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July 22nd, 2013 By German Lopez | News | Posted In: News, Health care, Health

Poll: More Than 1.25 Million Ohioans are Uninsured

Ohioans increasingly reliant on public health insurance

ohio statehouseOhio Statehouse

A poll analysis released today suggests more than 1.25 million Ohioans between the ages of 18 and 65 are uninsured, representing about 17 percent of the state’s working-age population.

The poll also found that working-age Ohioans are obtaining health insurance less through employers and more through public insurance programs like Medicare, Medicaid and veteran benefits.

About two in 10 working-age Ohioans use public programs in 2013, up from 12 percent in 2006. At the same time, 52 percent now get insurance through an employer, down from 64 percent in 2006.

The numbers are relatively unchanged from 2012, according to the analysis from the Health Foundation of Greater Cincinnati.

Nearly one in 10 of those who did have insurance also reported losing it in the past 12 months.

“Certain groups are more likely to experience insurance instability,” said Jennifer Chubinski, director of community research at the Health Foundation, in a statement. “Almost half of adults living below 100 percent of the federal poverty level, African-Americans and adults with less than a high school education were uninsured currently or at some point in the past year.”

The analysis also concluded that Ohioans with health insurance are generally healthier than those without it.

The results came from the 2013 Ohio Health Issues Poll, which between May 19 and June 2 interviewed 868 Ohio adults by phone.

The poll had a margin of error of 3.3 percent. It was conducted by the University of Cincinnati’s Institute for Policy Research for the Health Foundation.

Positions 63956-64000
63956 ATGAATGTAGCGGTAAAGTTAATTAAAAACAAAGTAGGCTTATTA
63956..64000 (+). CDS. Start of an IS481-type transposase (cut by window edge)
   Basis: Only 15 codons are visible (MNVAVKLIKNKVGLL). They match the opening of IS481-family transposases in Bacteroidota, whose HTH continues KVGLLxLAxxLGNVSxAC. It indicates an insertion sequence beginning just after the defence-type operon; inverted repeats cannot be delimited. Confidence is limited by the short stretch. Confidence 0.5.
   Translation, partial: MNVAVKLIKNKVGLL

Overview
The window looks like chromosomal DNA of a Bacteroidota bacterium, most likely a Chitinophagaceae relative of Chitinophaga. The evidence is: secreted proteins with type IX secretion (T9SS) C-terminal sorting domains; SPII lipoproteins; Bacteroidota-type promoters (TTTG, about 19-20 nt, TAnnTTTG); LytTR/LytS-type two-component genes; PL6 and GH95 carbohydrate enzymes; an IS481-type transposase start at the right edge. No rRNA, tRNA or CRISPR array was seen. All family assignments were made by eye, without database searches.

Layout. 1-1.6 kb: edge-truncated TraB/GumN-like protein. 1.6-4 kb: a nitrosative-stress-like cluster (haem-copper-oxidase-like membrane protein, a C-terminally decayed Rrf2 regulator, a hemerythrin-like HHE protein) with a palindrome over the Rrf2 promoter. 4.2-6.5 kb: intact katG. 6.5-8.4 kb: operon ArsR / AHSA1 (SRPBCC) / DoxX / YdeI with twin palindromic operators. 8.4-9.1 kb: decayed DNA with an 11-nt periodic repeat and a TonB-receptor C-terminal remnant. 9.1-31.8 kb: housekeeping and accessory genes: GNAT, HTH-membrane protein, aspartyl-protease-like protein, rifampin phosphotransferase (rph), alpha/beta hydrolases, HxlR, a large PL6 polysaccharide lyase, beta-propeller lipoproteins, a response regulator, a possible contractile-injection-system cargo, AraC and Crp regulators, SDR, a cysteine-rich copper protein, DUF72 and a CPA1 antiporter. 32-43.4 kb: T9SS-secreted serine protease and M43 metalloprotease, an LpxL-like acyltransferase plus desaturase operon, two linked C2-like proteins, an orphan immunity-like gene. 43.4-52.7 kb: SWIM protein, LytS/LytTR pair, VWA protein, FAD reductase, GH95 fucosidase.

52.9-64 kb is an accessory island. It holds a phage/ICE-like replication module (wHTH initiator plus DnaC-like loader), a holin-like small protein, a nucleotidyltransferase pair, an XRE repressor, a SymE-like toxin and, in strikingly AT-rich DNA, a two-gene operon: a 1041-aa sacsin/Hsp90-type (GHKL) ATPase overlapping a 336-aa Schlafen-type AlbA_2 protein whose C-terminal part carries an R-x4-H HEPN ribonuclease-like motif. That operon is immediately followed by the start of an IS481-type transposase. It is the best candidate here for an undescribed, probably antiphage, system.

The poll’s findings could spur efforts to widen Medicaid eligibility in Ohio, which has become a contentious political issue fueled by mostly Republican opposition and Democratic support.

Under the Affordable Care Act (“Obamacare”), states are asked to expand the public insurance program to include everyone at or below 138 percent of the federal poverty level, or roughly $15,856 for a single-person household. If a state agrees, the federal government will pay for the entire expansion for the first three years then phase its support down to 90 percent, where it would indefinitely remain.

The offer presents a great deal for the state, according to the Health Policy Institute of Ohio. The think tank’s analysis found the expansion would insure roughly half a million Ohioans and generate about $1.8 billion in revenue for the state in the next decade.

But the Republican-controlled General Assembly rejected the expansion in the state budget, despite Republican Gov. John Kasich’s pleas to embrace the Obamacare initiative.

Legislators say they’re concerned the federal government won’t be able to uphold its commitment to Medicaid in the future. That, they argue, would leave Ohioans stranded if the state is forced to pare back benefits.

The federal government and states have jointly funded Medicaid programs around the nation since 1965. About 57 percent of the cost is carried by the federal government.

Still, the legislature will in the fall consider a standalone bill that would take up the expansion. But that bill will likely face continued opposition from tea party groups that are historically opposed to increased government spending at any level.

Whatever the case, legislative approval may be politically prudent: Earlier-reported results from the Ohio Health Issues Poll found 63 percent of Ohioans favor the Medicaid expansion.

 
 
 
 
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